District 7 Candidates Aim To Improve People's Park

City Council Candidates Hope to Quell Violence, Turn Park Into a Safe Space for the Community

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People's Park

Worthington and Beier respond to City News Editor Sarah Springfield regarding the concerns surrounding People's Park.

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Multiple incidents of group violence in People's Park combined with the area's ongoing trend toward violence during certain parts of the year has some Berkeley City Council candidates vying to turn the park into a more positive - and safe - space.

While exclusively the responsibility of UC Berkeley, violence at the park has, especially in recent weeks, become a political issue that Cecilia Rosales, a candidate for the District 7 council seat in this year's Nov. 2 election, said will require a "multi-agency work of cooperation" to improve.

District 7 is currently represented by Councilmember Kriss Worthington and contains much of the campus area, including People's Park.

According to George Beier, president of the Willard Neighborhood Association who is also running for the District 7 council seat, "the park is almost a public nuisance at this point," and the past weeks' multiple incidents of violence by individuals in large groups have done little more than confirm the urgent need to make changes in the park and the park community.

Though the property is solely owned by the university, city and university officials alike - as well as officers from both UCPD and the Berkeley Police Department - have an investment in maintaining the property and preventing violence in the area, officials from both agencies have said.

In an interview, Beier outlined a rough proposal of physical changes to the space, which included the addition of play areas and a possible cafe or museum as well as safety amenities such as video cameras, emergency phones and improved lighting.

Additionally, Worthington said improvements to the area would rely on a "stable amount of resources, not just for the park but for the vicinity."

He said in the past, neither the university nor the city has adequately provided a "balance" to maintain the area year-round, instead only focusing on the park in times of what UCPD officers have called "peaking" violence, which may occur when groups of individuals travel through the city with the express purpose of visiting - and "not getting along" at - the park.

Resources allocated to improving the park must come from both the city and university, regardless of who technically owns the park, according to Worthington.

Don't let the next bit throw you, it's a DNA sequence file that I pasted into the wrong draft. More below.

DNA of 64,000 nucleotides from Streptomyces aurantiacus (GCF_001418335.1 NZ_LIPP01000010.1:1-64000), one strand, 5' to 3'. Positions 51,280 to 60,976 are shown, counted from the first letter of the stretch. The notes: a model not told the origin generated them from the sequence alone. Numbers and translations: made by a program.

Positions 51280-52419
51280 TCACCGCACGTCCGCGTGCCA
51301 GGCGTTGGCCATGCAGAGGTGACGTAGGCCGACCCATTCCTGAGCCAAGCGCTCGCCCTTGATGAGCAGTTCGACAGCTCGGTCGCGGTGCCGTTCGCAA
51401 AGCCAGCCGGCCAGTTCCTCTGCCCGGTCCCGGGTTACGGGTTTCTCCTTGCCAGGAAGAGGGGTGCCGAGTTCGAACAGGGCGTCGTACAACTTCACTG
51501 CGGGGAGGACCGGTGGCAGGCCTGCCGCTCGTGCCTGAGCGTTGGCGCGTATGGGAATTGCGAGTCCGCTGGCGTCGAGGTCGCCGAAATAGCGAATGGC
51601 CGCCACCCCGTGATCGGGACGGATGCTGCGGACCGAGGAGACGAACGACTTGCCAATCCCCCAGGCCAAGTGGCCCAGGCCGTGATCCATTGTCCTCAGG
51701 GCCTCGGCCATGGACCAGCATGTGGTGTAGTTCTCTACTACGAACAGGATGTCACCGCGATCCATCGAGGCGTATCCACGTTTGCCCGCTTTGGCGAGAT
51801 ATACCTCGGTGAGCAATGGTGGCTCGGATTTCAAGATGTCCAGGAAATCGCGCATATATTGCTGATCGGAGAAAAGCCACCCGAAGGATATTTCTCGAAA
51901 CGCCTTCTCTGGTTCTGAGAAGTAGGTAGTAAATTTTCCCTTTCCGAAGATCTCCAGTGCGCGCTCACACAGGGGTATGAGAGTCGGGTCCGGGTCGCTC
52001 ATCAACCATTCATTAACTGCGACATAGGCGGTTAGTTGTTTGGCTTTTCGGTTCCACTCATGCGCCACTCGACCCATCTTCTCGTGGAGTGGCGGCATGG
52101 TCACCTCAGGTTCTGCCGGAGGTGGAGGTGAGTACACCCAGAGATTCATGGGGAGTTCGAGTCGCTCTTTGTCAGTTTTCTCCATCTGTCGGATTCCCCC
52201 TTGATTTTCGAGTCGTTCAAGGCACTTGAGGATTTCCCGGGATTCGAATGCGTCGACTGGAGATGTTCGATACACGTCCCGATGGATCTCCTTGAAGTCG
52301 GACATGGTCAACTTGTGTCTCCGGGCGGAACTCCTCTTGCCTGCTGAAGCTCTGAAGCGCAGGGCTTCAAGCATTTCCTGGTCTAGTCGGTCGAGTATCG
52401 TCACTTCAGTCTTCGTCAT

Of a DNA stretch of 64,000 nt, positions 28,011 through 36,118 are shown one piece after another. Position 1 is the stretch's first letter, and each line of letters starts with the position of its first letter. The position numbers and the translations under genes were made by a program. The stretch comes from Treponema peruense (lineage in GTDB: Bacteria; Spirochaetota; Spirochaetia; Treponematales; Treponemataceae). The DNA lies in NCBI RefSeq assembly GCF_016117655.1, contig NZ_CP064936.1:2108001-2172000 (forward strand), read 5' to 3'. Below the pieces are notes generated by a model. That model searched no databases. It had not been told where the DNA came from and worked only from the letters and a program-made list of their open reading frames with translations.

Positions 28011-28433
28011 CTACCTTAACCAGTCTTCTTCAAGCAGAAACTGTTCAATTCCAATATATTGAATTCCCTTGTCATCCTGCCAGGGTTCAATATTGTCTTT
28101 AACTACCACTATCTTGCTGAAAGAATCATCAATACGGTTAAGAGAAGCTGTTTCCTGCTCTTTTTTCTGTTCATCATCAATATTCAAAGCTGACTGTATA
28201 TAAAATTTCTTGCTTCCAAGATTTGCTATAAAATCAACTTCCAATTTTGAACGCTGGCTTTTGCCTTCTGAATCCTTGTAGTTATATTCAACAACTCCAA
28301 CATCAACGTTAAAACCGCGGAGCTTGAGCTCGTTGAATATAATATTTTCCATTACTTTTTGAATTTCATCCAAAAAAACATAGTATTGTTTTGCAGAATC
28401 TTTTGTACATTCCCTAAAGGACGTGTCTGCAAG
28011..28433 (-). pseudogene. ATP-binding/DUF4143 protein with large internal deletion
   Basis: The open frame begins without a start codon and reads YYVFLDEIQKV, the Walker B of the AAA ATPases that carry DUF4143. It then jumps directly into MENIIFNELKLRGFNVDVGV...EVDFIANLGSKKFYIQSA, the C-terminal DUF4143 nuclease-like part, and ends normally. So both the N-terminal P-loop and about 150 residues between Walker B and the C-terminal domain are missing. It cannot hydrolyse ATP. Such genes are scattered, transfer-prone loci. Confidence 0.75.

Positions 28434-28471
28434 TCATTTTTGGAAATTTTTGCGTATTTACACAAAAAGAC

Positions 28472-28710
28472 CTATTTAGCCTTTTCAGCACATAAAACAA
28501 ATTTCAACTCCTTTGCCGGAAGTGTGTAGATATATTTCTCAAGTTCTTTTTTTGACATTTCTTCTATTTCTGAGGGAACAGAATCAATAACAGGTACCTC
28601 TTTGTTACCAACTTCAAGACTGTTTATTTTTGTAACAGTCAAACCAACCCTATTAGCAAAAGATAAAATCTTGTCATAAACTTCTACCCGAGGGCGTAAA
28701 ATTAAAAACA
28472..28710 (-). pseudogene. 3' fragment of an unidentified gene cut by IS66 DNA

"We keep having these massive amounts of attention, where it seems like every officer in the city of Berkeley is in the area," Worthington said. "I'm exaggerating, but it's only for a few weeks. Then the big crisis is over and it goes back to not enough (officers), and I think the real argument is to have not massive amounts but to spread it out."

While he acknowledged that in the past weeks the park has played host to particular scenes of violence and worrisome group altercations, Worthington also emphasized the opportunities available to the city and university to turn the park into a positive space, which he said has been previously accomplished when violence in the area is not "peaking."

"In various years we have had groups, like the Residence Hall Assembly, that worked very strenuously to create a positive atmosphere in the area," Worthington said. "We had a whole flowering of numerous events, and during those periods the whole atmosphere was changed. The environment of people, the number of people and the variety of people using the park was greatly diverse."

Worthington and Beier both said the space must be opened up to the greatest number of people possible to increase community members' investment in the park and also limit the area's potential for crime.

"I feel if we could change the mix of people that use the park, it would cease being a destination for people who go to the park who just cause trouble," Beier said.

He emphasized, however, that the city and the university could "never say these people are acceptable in the park and these people aren't; that doesn't serve anybody. I would say 'This would be a park for everyone,' and shift the dynamic of the park over time."


Sarah Springfield is the city news editor. Contact her at [email protected]

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